If your child is getting less sleep, it will affect their day-to-day life. In fact, there is a connection between bedtime and sleep duration, and the metabolic health of your child.

Kids who get less sleep are also more prone to obesity. The correlation between excessive weight and a late sleep routine is unclear, but there’s a good chance that the hormonal changes in leptin and ghrelin play a role. Ghrelin is a peptide that regulates short-term appetite, while leptin is a satiety hormone that controls long-term energy balance

Poor sleep and lack of sleep may contribute to other health problems like diabetes, anxiety, depression, and allergic rhinitis.

Here are some signs that indicate that your child is not getting enough sleep:

  • Difficulty getting out of the bed in the morning; 
  • Behavioral issues;
  • Difficulty focusing on day-to-day tasks;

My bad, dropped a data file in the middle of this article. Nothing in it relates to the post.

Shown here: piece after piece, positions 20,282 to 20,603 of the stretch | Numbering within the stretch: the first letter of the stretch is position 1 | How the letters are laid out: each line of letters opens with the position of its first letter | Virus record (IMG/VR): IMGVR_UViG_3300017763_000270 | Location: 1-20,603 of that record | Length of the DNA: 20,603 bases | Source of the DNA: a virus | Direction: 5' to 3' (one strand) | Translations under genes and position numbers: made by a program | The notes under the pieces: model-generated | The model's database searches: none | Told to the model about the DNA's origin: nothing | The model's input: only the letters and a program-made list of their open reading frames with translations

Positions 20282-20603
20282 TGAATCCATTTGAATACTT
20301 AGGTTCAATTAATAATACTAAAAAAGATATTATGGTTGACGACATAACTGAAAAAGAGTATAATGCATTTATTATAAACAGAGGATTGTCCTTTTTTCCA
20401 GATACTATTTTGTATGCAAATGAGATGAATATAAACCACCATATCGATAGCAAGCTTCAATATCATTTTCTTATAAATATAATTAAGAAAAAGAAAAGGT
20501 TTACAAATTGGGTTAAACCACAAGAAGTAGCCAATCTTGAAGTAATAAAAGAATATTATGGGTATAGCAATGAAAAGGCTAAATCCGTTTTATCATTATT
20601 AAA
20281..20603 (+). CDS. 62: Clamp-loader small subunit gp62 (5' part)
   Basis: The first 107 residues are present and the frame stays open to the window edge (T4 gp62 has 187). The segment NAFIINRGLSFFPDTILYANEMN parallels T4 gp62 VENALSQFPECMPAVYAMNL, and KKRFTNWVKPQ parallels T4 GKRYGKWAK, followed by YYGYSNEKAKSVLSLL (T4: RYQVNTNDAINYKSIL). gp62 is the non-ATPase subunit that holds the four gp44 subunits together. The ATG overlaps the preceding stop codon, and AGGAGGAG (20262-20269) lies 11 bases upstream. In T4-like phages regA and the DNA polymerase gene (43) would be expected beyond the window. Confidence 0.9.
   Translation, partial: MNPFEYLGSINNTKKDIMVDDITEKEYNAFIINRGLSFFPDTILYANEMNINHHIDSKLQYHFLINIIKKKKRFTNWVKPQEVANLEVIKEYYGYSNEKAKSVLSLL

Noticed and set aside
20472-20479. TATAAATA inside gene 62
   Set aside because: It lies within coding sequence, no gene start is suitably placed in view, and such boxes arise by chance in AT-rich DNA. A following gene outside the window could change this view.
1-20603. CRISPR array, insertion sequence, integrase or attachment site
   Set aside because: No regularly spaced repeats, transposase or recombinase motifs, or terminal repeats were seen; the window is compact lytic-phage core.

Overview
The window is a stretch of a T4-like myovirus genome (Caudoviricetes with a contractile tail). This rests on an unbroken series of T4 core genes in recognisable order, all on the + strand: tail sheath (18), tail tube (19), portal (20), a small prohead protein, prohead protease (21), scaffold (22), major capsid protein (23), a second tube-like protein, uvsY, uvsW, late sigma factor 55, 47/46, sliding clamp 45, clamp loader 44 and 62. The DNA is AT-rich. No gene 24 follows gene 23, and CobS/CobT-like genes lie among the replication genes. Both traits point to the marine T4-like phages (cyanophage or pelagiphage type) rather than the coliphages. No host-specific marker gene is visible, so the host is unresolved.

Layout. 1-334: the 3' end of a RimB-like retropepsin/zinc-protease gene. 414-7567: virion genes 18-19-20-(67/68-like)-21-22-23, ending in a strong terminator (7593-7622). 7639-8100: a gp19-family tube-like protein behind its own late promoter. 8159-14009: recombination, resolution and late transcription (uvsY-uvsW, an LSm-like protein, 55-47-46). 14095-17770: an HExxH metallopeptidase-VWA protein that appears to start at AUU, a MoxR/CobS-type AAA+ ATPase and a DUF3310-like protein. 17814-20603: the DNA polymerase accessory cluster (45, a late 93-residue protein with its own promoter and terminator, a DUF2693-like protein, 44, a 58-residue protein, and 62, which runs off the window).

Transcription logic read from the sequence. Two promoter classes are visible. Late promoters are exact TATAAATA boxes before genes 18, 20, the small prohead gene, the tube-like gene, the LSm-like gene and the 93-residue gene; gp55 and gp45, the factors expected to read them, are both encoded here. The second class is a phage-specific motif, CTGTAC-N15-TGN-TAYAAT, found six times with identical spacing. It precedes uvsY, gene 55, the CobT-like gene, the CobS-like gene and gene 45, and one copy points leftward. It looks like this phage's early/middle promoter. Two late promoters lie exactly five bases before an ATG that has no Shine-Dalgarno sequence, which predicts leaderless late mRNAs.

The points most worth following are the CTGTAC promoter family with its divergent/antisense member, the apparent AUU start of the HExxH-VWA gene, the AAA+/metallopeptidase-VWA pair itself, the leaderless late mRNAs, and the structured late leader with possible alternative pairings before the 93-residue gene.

• Sleepiness during the day;
  • Fussiness (in the afternoon).

5 Reasons Why Your Child Is Not Sleeping Enough

Many different factors may cause sleep disturbances for your child, including their daytime routine, daily sugar intake, activities they do before bedtime, and daytime/afternoon naps.

●  Daytime routine: Different things that happen during the day can affect your child’s sleep. For example, they can be so excited, anxious, or restless that they can’t relax at the end of the day.

●  Daily sugar intake: When kids consume sugar, their blood sugar levels can rise suddenly and drop just as fast. Their bodies will have to work harder to manage their blood sugar levels, and meanwhile, they release adrenaline – a stress hormone that makes them restless.